According to the preamble of the Victorian Statute which created the Wheat Pool, an agreement had been arrived at between the Prime Minister of the Commonwealth and the Ministers of Agriculture of the four wheat-producing States to pay the producer the world's parity; but the farmers have not received the world's parity. In the early stages of the war, when the wharf labourers went out on strike, demanding cheaper wheat for our people here, the Commonwealth Government reduced the price to 4s. 9d. per bushel,when the world's parity was 5s. 3d. per bushel; in other words, the producers were robbed to quieten a section of the people. There seems to be extraordinary difficulty in arriving at what is the world's parity. The other day, on almost unimpeachable authority, I was told that the price of wheat in the Argentine Republic is 13s. 6d. per bushel, and that the producers there have 5,000,000 tons of wheat and maize they anticipate getting away to Europe. They have no difficulty in securing freight.


Mr Richard Foster - Our trouble is that we cannot get the shipping. Admiral Clarkson says that he has tried his best, but cannot get charters.

Mr.McWilliams. - Then how is it that Dreyfus and Company can get shipping?


Mr GREGORY - The trouble is that in dealing with products such as wheat, there are people who have made a life study of the business, and understand the whole of its ramifications. They can make their charters years ahead. Vessels may be north of Russia or south of America, but all their movements are known to those in control of these busi nesses, and they are able to make all necessary arrangements months, if not years, ahead.


Mr Mathews - Did they know the movements of these vessels during the last four or five years ?


Mr GREGORY - No. But Mr. Clement Giles made the statement here that 1,000,000 tons of shipping was offered to the Commonwealth Government in the early stages of the war, and the offer was not accepted. However, I am not reflecting on the Government. I am sure they want to get rid of this control of commodities. The life of a member of Parliament who has tried to do his duty conscientiously during the last four or five years has been a most strenuous one. I shall be glad when all these difficulties are taken off my shoulders. I know what it means to Ministers when honorable members come to them with complaints from this person and that company, and so on.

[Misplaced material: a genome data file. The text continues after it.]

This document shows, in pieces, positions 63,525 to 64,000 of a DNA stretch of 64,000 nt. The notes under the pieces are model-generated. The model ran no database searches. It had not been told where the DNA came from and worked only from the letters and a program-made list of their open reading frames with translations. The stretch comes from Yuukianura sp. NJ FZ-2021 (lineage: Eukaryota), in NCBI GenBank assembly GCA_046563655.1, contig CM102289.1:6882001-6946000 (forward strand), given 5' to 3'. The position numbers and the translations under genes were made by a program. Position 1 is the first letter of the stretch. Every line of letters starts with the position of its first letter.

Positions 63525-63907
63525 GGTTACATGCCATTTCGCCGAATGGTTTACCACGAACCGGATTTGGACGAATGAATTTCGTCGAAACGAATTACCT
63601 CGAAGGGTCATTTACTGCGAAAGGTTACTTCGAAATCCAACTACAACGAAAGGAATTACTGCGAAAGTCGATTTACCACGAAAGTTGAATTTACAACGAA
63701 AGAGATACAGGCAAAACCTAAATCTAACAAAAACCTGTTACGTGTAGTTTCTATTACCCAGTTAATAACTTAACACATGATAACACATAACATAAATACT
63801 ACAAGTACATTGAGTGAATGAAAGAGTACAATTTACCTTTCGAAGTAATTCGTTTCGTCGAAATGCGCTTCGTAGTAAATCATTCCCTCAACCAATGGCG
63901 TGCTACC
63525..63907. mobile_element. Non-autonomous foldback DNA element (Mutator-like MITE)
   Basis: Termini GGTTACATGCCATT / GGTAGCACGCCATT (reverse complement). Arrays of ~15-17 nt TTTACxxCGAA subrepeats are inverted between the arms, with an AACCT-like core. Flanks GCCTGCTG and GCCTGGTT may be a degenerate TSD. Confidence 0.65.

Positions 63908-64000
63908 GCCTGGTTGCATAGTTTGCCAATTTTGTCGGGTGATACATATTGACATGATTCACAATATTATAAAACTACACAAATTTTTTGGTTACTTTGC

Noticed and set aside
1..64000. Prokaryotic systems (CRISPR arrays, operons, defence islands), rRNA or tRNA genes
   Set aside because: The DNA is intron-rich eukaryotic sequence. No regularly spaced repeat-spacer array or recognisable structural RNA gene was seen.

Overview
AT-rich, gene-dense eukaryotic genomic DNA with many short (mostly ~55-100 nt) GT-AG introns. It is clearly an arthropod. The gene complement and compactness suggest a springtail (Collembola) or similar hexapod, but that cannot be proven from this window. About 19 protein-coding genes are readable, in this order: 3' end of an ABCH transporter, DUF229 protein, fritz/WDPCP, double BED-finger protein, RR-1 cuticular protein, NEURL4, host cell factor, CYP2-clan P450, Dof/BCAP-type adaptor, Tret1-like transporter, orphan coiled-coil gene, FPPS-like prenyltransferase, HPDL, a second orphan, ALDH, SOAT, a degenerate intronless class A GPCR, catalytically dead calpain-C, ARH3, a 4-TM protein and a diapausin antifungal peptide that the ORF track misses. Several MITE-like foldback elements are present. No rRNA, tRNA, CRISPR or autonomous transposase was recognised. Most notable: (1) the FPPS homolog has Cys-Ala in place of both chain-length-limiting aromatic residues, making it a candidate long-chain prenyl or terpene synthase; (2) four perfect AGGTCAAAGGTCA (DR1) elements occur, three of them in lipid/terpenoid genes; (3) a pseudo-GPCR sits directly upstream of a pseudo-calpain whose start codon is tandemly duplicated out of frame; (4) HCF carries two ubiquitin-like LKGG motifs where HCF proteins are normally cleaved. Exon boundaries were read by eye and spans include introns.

Sir JOSEPH COOK (PARRAMATTA, NEW SOUTH WALES) (Minister for the Navy) - And " getting it in the neck " every day from the press.


Mr GREGORY - I know the difficulties of Ministers. My only hit back at the Minister for the Navy is that he is allowing his Government to continue to carry on the system adopted during the war. I want to get out of it.


Sir JOSEPH COOK (PARRAMATTA, NEW SOUTH WALES) (Minister for the Navy) - It is not so easy to get out of it.


Mr GREGORY - I know it is not easy to do so, butthe Prime Minister seems only too ready to lead the Government into many curious and devious paths. I spoke just now about the world's parity. We ought to give the farmer the world's parity for what he produces. If we find that the price is too high for the general consumer, the people as a whole should still pay the world's parity to the producer, and dispose of the commodity to the consumer at a lower price. Any man will sell his labour or his goods in the best market he can obtain. It is only fair that the producer should get the best market price for his goods; but if it should be found that this would mean a hardship to the workers generally, let the community pay the difference if they are anxious to supply the people with a cheaper loaf.